None So Blind As Those Who Will Not See

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Arab News is known for commentary articles that are just out there, but Lessons From the Killing of Uday and Qusay by Amr Mohammed Al-Faisal is so completely wrong in everything from its premise to its supporting 'evidence' to its conclusion that it stands as a textbook example of the dangerous stupidity I'm here to fight. Without further ado, on with the Fisking:

"I have never been a supporter of Saddam Hussein or his regime. Nor do I wish them well today. However, the way that Uday and Qusay were killed needs to be examined carefully so as to derive useful lessons. "
The disclaimer is now standard issue with those who oppose what we did and are doing in Iraq, as indeed it has to be--the alternative is the implicit presumption that the writer actually preferred Hussein & Sons in charge there (not that there's any shortage of those half-wits).

There are lessons to be learned, yes. Why don't you draw your own conclusions and them compare them to Mr. Al-Faisal's when we get to the end?

"US forces, based on a tip-off from a friend of the Hussein family (in return for a $30 million reward), surrounded a house in Mosul in which Uday, Qusay, his 14-year-old son Mustafa, and one of their supporters had hidden. Some 200 US soldiers backed by helicopter gunships, missiles and mortar shells, attacked the house. After a battle, which lasted six hours, the three men and boy were dead. "
What Al-Faisal doesn't say in this summary tells us a lot about which way he's headed, but we'll give him more rope anyway. There'll be plenty of time to smack that horse in the ass later.
"I was appalled."
I was mostly disappointed, half because the intel would have been invaluable and half because parading them around Iraq in a cage would have given Iraqis a sense of closure. Their deaths, however, were an acceptable consolation prize. But let's move on to this real screamer:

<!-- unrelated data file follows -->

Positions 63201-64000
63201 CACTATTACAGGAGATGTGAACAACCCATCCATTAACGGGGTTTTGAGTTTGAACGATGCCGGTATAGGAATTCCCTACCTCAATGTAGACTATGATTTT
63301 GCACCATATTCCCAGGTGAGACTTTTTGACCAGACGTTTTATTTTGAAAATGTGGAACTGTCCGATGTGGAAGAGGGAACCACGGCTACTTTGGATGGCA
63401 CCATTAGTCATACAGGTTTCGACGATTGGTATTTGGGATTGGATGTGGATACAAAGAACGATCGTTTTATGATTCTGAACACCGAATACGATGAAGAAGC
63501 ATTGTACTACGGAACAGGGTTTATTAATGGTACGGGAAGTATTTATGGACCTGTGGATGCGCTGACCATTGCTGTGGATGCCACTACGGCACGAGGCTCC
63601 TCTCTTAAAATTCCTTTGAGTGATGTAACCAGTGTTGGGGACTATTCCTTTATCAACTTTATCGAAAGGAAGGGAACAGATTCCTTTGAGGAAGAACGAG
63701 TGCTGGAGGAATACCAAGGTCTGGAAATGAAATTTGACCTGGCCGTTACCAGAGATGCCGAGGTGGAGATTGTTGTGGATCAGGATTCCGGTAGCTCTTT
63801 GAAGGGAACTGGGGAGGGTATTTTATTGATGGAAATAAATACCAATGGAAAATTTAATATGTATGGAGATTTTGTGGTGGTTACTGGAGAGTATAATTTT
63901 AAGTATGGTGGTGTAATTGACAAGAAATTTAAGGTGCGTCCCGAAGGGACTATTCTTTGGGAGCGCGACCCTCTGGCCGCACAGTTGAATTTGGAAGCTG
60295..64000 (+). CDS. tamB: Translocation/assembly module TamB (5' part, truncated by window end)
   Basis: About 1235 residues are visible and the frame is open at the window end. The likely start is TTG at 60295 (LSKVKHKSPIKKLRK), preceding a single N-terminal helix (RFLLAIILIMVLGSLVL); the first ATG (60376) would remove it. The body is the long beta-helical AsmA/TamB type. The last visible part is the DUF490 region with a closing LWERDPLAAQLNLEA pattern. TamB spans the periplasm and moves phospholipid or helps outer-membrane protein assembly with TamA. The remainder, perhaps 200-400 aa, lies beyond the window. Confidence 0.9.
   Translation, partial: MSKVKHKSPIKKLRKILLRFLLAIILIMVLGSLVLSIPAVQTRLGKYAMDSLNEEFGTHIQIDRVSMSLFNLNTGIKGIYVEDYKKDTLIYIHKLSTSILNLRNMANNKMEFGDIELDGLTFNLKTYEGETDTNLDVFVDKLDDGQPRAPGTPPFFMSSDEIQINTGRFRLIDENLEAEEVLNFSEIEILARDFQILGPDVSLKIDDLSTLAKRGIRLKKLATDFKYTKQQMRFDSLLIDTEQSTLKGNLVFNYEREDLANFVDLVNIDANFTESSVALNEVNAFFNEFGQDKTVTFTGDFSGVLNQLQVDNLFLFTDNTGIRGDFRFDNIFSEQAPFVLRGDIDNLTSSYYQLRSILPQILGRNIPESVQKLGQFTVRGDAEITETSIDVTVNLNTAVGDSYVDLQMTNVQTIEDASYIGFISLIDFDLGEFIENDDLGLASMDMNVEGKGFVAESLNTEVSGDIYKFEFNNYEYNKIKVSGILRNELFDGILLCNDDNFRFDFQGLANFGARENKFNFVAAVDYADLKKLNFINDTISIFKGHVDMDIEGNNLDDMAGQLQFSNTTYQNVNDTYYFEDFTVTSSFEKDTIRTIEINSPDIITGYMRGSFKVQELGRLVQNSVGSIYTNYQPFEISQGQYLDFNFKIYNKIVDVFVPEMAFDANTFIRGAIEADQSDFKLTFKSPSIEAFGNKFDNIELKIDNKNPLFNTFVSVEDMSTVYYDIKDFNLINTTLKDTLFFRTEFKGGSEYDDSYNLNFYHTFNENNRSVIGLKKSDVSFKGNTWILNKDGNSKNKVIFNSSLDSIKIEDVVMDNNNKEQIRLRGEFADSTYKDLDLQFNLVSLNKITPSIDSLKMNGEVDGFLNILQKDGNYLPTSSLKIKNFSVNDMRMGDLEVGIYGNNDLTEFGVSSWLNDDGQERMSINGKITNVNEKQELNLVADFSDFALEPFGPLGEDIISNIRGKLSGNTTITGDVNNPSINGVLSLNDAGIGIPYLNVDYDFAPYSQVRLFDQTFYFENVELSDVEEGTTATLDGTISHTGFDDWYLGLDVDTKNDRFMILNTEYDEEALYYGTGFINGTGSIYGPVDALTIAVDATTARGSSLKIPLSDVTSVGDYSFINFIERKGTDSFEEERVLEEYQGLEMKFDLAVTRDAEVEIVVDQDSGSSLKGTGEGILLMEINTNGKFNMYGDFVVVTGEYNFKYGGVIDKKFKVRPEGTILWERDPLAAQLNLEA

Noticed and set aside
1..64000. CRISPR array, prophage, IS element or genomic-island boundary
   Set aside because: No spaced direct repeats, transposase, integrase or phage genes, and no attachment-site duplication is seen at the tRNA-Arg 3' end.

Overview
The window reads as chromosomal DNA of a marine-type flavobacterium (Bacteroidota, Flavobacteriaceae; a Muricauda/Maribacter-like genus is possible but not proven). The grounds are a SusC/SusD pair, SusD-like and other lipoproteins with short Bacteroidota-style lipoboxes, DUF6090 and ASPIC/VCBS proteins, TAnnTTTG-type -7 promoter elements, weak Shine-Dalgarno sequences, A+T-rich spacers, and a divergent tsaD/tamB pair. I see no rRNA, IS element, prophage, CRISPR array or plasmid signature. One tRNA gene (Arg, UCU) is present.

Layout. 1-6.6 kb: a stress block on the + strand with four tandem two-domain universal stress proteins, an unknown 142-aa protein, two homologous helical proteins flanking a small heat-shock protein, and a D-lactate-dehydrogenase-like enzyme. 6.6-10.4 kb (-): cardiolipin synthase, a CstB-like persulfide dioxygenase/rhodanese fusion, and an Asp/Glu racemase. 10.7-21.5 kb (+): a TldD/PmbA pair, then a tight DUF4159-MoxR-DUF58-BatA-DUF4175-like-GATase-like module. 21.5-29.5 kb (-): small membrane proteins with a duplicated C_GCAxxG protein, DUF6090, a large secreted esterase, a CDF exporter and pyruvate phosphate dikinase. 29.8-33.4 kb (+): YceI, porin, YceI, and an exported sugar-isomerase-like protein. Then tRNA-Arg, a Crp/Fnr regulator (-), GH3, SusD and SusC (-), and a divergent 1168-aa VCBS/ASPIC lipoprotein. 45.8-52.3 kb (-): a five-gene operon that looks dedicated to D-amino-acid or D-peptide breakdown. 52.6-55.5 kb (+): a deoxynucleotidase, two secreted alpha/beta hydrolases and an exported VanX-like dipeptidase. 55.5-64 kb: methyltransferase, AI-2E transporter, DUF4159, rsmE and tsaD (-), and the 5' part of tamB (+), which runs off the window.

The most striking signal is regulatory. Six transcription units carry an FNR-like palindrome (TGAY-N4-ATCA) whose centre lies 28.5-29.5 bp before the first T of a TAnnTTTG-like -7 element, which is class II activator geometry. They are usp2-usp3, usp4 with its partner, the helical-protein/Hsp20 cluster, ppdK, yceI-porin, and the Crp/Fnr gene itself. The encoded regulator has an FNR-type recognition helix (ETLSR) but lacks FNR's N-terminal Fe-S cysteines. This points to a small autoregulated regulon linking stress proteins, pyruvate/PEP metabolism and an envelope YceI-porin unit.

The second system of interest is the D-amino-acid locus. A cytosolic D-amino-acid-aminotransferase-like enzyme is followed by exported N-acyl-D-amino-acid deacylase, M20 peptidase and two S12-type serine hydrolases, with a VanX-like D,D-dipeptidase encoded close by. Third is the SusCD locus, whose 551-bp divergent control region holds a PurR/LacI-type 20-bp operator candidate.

"I have said it before (not in this publication) and I say it again: Western, and especially US, military doctrine is incapable of achieving victory."

What, did this guy sleep through the (first) Gulf War? We smoked the entire Iraqi military in Kuwait in five weeks of air strikes and four days of ground combat. We achieved the stated objective, the liberation of Kuwait, with under 300 KIA (combat and non-combat deaths). The only thing keeping us from rolling on to Baghdad and finishing the job in 1991 was the lack of a UN mandate.

Also, did he sleep through the second Gulf War? We defeated the entire Iraqi military, period, in six weeks with half the casualties of the first Gulf War. Since May 1, coalition forces have been able to move at will throughout the country without facing more than token resistance. If that isn't the definition of 'military victory,' than what is?

"It took a 50:1 ratio (I am ignoring the helicopters, etc.) of crack (at least that’s what the Americans call them) troops five hours to kill the three men and a boy who were hiding not in a heavily fortified bunker but in a simple villa. What a disgrace! In addition, they were not even trying to capture them alive. If they had been, maybe it would have taken them a week."